Happy June, friends. I’m fully into summer mode, which for this teacher means time-off from school and time-on for writing and creating. And, since it’s June, that means it’s Pride month!
I wrote last year about my first-ever Pride parade and how meaningful it was. I still think about that marching band probably on a weekly basis.
But this year, as I dedicate this post to Pride month, I want to recognize that Pride isn’t so simple for all of us.
I imagine it’s complicated for:
– those of us who are at the beginning of their coming out journey.
– those of us who have had a traumatic coming out journey.
– those who identify as queer and a person of color.
– those who love someone who has come out and don’t fully understand it.
I didn’t understand Pride when I was first coming out, either. I said a lot of stupid things like, “Why would I ever be proud to like women?” Or, “It’s not my whole identity – just a cool footnote.”
I didn’t ever want to be seen as the gay writer. I didn’t want that to be the first thing someone thought of when they thought of me. And while I still think that’s valid and we all are allowed to be whole people, what’s so wrong with my queerness being wrapped up in my identity? What is wrong with people thinking, wow, what a strong lesbian writer?
Internalized homophobia runs deep and owning a queer identity does not simply wipe it away.
So if you’re reading this and thinking, I’m not out enough, or gay enough, or queer enough to be a part of Pride, please know there is no rubric that others are checking. You have a seat with me at Pride, no matter where you land.
It’s hard to celebrate Pride when you know it excludes people of color. I don’t have perfect words around this, but I ask you to read these words from Genelle Levy, a writer of color. And just like I don’t have perfect words, I don’t have perfect actions. But I can elevate the voice of people of color, highlight the divide Pride creates, and ask local Pride organizers to include organizations led by people of color.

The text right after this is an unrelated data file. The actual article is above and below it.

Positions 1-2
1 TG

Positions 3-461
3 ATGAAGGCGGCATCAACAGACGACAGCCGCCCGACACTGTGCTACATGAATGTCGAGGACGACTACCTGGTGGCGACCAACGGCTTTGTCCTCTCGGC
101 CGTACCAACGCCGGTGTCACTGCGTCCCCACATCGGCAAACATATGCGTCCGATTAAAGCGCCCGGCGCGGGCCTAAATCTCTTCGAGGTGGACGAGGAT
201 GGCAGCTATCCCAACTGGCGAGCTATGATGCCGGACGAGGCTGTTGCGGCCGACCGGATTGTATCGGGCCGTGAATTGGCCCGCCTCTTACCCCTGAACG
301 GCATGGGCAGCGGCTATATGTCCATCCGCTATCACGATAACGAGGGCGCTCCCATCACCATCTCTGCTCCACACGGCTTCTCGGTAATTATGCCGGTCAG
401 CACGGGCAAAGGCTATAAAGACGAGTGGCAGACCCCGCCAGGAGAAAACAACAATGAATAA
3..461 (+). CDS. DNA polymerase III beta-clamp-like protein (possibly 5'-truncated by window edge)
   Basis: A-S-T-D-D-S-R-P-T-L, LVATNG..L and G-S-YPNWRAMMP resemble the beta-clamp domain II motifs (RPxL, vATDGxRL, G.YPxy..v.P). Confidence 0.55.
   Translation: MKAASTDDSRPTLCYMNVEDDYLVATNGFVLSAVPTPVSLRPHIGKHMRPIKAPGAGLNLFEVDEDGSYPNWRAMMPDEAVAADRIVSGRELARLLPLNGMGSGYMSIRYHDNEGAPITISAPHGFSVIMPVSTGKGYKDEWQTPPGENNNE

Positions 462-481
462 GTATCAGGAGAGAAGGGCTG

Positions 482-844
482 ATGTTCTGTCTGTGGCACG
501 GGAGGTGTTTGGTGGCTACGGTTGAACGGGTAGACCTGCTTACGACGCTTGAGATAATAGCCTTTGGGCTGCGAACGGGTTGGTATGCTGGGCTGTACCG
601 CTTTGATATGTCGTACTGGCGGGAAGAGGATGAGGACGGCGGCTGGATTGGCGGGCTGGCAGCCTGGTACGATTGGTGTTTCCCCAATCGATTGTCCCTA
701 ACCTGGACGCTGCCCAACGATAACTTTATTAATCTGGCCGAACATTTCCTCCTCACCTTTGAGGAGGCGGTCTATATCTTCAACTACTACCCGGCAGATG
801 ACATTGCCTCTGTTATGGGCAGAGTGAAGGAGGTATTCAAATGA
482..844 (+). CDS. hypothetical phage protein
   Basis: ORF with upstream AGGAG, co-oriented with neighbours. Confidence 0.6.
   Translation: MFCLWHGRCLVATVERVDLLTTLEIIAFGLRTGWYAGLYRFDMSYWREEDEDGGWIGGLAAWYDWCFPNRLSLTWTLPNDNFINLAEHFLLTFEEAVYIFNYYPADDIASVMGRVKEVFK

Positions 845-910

Please remember that Pride was started by Black trans women. There is no Pride without people of color.
Lastly, if you love someone who has come out, and Pride is confusing for you, I get it. I thought Pride was scantily-clad men wearing rainbows and dancing all over each other. For some people, that might be true! And that’s good and perfect and doesn’t need to go anywhere.
For others though, it’s very different. I celebrate Pride month by writing these stories. I celebrate by being my full self in every space I enter. I celebrate Pride by elevating other voices.
If you find Pride a little confusing in your straight space, one way to celebrate others is by voicing your appreciation. On June 1st, I received this text from my oldest friend:
“Feeling full of awe, love & inspiration for you & your truth lived bold & loud, every day but always especially on this day – happy pride my dearest friend, you have always been a gift to this world but even more so as your truest self.”
I’m sure my friend won’t mind if you borrow some of her words to send to your queer friend or loved one.
No matter where you land this Pride month, know there is a seat for you. Let’s save them and make them known.
More on Pride over here.
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